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Hurricane Survivor Fights to Save Her Home From Foreclosure

AARP Foundation takes on reverse mortgage lender

Nelida Castillo Cruz outside home
Nélida Castillo Cruz
Photo: Barbara Jones/AARP Foundation

Update (December 19, 2019): The case has been settled to both parties’ satisfaction and Mrs. Castillo will remain in her home.

A 78-year-old blind woman who survived 2017's Hurricane Maria is fighting back in court against a reverse mortgage company that is attempting to foreclose on her home in Puerto Rico.

Nélida Castillo Cruz of Ceiba recently filed a countersuit in a Puerto Rican court against an investment trust launched by Finance of America Reverse (FAR), a prominent reverse mortgage lender. AARP Foundation and Puerto Rico Legal Services (PRLS) are representing Castillo.

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In July 2011, Castillo took out a reverse mortgage loan of less than $40,000 from a Puerto Rican lender. The loan was later acquired by Finance of America Reverse. Reverse mortgages are a particular type of loan designed to enable homeowners age 62 and older to get cash for the equity they have in their home without having to move or make periodic payments on the loan. Instead, the balance of the reverse mortgage grows over time due to interest and must be paid off when the borrower dies, sells the home, or permanently moves.

In December 2018, Wilmington Savings Fund Society filed a foreclosure action as trustee for the FAR trust against Castillo, saying that she had not submitted a document attesting that the home was her primary residence, something they asked her to do annually even though there is no such requirement in the loan agreement Castillo signed, according to her lawsuit. Castillo tried to submit the occupancy form four times in 2018, attempts that were burdensome for her due to her disability, according to the lawsuit. The lender rejected each of those forms, for a variety of reasons.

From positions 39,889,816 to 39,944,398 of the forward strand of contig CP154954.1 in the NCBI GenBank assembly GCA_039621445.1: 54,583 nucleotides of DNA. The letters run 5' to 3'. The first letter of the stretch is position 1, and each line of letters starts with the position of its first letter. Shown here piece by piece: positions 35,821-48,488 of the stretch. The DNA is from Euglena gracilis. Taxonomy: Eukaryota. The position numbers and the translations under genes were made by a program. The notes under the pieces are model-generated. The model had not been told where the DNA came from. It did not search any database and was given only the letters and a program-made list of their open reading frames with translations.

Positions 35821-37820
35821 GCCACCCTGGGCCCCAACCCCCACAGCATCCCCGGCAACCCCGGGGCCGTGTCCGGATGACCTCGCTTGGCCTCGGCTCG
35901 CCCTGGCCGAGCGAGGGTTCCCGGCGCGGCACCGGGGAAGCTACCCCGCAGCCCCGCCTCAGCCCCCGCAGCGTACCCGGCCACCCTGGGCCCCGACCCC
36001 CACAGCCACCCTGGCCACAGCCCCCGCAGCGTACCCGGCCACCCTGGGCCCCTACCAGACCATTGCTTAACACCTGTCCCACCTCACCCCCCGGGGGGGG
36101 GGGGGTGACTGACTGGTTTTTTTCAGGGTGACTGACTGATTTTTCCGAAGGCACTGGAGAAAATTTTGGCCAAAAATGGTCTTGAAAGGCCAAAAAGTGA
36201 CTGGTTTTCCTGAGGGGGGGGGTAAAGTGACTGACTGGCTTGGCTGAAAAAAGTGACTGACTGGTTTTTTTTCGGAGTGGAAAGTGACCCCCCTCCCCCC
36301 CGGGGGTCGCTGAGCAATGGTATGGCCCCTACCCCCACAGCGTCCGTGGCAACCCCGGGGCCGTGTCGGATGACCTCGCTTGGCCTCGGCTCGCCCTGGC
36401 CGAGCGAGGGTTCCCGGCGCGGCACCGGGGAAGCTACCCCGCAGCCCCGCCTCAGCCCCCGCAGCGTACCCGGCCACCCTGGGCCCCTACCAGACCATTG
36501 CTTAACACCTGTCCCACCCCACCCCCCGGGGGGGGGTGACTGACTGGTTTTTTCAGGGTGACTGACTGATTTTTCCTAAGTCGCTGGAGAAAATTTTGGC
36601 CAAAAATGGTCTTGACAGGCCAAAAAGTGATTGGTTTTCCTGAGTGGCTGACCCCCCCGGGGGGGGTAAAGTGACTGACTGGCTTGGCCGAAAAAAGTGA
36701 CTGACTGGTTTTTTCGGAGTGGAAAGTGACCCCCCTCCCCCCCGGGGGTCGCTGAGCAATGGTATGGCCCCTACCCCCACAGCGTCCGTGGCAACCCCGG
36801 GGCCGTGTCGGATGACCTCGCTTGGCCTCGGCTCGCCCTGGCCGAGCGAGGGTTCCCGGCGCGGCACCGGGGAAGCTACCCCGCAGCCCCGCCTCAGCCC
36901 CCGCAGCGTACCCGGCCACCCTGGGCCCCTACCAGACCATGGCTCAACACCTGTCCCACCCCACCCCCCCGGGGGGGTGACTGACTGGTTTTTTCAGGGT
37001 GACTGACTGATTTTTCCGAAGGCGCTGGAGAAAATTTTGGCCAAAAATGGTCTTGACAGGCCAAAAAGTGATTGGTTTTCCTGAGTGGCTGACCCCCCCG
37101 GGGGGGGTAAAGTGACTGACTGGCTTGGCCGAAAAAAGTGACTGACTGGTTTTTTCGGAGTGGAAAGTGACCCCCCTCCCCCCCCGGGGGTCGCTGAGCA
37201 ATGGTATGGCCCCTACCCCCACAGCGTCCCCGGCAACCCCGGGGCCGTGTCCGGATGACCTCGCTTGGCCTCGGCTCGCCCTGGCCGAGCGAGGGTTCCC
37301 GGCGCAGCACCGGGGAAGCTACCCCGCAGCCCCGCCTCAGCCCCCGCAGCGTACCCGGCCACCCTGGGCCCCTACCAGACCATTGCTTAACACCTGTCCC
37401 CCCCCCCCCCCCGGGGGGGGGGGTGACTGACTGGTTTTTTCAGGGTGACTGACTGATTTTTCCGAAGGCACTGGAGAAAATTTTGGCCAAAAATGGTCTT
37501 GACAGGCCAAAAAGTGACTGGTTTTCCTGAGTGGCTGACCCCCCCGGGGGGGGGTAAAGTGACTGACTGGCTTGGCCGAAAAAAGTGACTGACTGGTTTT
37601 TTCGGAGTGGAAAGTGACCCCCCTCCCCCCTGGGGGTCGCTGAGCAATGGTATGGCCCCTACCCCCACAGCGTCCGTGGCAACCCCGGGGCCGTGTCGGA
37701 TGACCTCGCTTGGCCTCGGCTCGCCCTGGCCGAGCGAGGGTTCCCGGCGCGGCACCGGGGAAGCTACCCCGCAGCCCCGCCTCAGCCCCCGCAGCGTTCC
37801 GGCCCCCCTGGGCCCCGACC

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"This is a clear example of a mortgage foreclosure that should never have been filed,” says Rafael A. Rodríguez-Roselló, managing attorney of the Mortgage Foreclosure Prevention Unit of PRLS. “Mrs. Castillo did everything her loan services required, and it did not matter."

"Federally insured reverse mortgages are designed to assist older homeowners to remain in their homes, not to leave them homeless while they struggle to recover from a natural disaster,” says Barbara Jones, a senior attorney with AARP Foundation. “This is nothing short of a home grab."

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Responding to Castillo’s countersuit, Finance of America Reverse — which launched the investment trust she is suing — offered the following statement through a spokesperson:

"We deeply apologize to Mrs. Castillo. This unfortunate situation was the result of a mistake by a third-party vendor. We are working immediately to rectify the situation and to ensure that Mrs. Castillo remains in her home."

This article has been updated with a statement from Finance of America Reverse.

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